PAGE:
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Extended payment terms - clout versus collaboration

By Herb Shields | 06/13/2013 | 3:42 PM

Over the last several months, the Financial Times(June 2) and The Wall Street Journal (April 16) have published articles that report on the movement by the consumer products marketing and manufacturing companies – P&G, Mondelez, etc. – to extend payment terms with their suppliers up to 120 days.

As a Purchasing professional with experience in the consumer products industry, I question this approach for a number of reasons:

  1. The major global marketers have the clout to make this happen, but it’s clout not collaboration.  How can these companies talk about the importance of collaborative relationships with suppliers on the one hand and then tell them they won’t get paid for 120 days?
  2. In addition to the obvious benefit to P&G, etc., the other beneficiaries are banks and factoring companies.  I found the comment that “P&G will help its suppliers get low interest rates” really astounding – they recognize that suppliers cannot afford to finance P&G’s business, but that’s ok.
  3. Consumers – all of us- will eventually pay for this.  The suppliers are already being squeezed through the consumer products supply chain that starts with the retailers and extends back through the marketing companies.  The finance costs for the extra 60-90 days is an added cost to the system which they cannot absorb.
  4.  It will get much worse once interest rates go up. 

 

I hope that some readers will comment on this.  Maybe there is a piece of the puzzle that I am missing, and if so, I would like to hear what it is.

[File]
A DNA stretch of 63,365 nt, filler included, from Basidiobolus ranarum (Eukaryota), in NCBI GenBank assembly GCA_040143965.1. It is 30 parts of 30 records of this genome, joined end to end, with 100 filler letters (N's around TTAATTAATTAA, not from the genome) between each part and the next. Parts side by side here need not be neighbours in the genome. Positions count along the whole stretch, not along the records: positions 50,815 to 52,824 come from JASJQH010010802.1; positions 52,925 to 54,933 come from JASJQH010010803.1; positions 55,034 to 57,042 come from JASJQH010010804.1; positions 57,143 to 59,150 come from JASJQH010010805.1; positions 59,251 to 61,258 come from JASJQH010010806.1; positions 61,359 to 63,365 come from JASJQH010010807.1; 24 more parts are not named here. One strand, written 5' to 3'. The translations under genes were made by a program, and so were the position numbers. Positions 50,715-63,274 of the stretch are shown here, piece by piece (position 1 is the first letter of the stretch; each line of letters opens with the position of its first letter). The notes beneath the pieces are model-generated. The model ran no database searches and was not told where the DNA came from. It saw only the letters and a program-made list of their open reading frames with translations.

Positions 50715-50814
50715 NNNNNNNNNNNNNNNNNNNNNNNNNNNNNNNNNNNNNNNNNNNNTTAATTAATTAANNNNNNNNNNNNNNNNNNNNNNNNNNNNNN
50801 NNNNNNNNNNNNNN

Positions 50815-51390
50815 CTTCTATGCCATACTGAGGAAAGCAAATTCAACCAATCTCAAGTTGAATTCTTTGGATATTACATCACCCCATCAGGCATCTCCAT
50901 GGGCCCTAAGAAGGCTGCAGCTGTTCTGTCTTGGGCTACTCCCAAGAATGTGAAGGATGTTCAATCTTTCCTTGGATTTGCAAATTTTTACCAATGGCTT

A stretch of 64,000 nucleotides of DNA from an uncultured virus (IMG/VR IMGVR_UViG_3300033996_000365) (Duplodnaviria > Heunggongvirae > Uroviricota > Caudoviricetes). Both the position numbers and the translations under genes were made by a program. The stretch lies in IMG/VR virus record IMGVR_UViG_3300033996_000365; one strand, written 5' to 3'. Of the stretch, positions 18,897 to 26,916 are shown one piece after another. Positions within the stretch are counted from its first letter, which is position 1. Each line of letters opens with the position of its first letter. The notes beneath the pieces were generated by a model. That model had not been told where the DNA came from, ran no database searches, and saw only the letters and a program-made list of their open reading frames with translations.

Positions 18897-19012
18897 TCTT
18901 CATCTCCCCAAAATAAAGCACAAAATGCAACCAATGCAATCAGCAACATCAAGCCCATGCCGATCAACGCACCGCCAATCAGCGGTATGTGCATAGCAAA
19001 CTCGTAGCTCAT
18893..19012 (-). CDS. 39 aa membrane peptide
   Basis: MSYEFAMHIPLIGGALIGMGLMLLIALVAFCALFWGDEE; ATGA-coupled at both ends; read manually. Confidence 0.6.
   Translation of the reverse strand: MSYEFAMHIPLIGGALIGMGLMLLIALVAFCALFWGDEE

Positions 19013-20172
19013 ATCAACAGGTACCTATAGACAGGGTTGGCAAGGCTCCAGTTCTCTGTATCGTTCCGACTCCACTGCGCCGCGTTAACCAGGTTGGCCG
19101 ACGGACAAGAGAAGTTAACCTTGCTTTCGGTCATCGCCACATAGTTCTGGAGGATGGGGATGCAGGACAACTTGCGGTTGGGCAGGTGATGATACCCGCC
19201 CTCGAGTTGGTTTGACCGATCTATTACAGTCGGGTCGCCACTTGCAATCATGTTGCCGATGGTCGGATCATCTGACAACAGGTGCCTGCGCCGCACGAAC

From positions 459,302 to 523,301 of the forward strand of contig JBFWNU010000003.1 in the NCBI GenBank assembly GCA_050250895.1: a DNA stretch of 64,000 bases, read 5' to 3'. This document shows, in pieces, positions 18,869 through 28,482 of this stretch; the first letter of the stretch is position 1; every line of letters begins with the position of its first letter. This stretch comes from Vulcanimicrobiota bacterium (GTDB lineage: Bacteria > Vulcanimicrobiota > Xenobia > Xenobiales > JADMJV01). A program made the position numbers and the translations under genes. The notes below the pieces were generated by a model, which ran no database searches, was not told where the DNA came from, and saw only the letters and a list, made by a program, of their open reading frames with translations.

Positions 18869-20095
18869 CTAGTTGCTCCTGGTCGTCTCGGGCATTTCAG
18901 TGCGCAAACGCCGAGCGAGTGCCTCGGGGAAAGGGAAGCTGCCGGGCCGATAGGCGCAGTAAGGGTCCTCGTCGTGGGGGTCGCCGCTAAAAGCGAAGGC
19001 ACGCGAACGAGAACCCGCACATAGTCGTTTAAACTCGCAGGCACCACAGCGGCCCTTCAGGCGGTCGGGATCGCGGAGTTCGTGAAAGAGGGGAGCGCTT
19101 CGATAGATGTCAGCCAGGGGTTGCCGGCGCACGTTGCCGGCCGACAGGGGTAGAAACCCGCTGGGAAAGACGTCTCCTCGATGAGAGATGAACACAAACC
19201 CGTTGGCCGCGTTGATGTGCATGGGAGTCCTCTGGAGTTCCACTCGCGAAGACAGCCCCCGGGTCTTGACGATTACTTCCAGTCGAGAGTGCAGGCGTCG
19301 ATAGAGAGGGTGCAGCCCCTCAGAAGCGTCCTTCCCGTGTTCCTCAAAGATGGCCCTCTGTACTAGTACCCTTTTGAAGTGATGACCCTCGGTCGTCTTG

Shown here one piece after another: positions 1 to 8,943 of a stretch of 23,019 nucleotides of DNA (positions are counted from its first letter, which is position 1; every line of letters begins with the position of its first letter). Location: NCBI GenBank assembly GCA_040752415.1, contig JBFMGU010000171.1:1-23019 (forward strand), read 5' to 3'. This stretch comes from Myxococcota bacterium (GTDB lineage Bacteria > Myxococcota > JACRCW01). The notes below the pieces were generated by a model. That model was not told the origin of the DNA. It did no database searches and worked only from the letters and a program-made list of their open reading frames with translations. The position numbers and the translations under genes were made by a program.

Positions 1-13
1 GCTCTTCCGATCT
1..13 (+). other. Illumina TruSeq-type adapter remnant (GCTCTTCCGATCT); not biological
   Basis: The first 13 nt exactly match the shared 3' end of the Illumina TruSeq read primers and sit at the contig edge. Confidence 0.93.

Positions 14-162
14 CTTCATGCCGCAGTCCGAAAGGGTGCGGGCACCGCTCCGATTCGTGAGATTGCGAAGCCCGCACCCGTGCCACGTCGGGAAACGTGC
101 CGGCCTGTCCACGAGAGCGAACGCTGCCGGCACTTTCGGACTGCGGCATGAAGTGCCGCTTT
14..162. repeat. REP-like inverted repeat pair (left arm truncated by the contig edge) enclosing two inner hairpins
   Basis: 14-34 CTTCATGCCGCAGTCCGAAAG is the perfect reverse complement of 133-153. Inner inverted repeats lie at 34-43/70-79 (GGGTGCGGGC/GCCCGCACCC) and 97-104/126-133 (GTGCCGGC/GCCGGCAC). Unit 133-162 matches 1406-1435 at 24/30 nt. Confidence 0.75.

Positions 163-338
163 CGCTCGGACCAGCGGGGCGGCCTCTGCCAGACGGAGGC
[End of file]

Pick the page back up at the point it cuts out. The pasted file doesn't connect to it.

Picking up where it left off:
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The opinions expressed herein are those solely of the participants, and do not necessarily represent the views of Agile Business Media, LLC., its properties or its employees.

About Herb Shields

Herb Shields

Herb Shields has run Chicago-based HCS Consulting since 2000, helping clients across multiple industries and in higher education improve their supply chain strategy and execution. Shields has more than 30 years as an operations executive for capital equipment, automotive, electrical machinery and consumer products companies. As vice president of materials management at consumer goods company Helene Curtis, Shields led the supply chain organization that helped Helene Curtis win "Vendor of the Year" awards from Wal-Mart Stores and Target Corp. Shields has a B.S. degree in Electrical Engineering from Clarkson University and did graduate work in business at Bowling Green State University.



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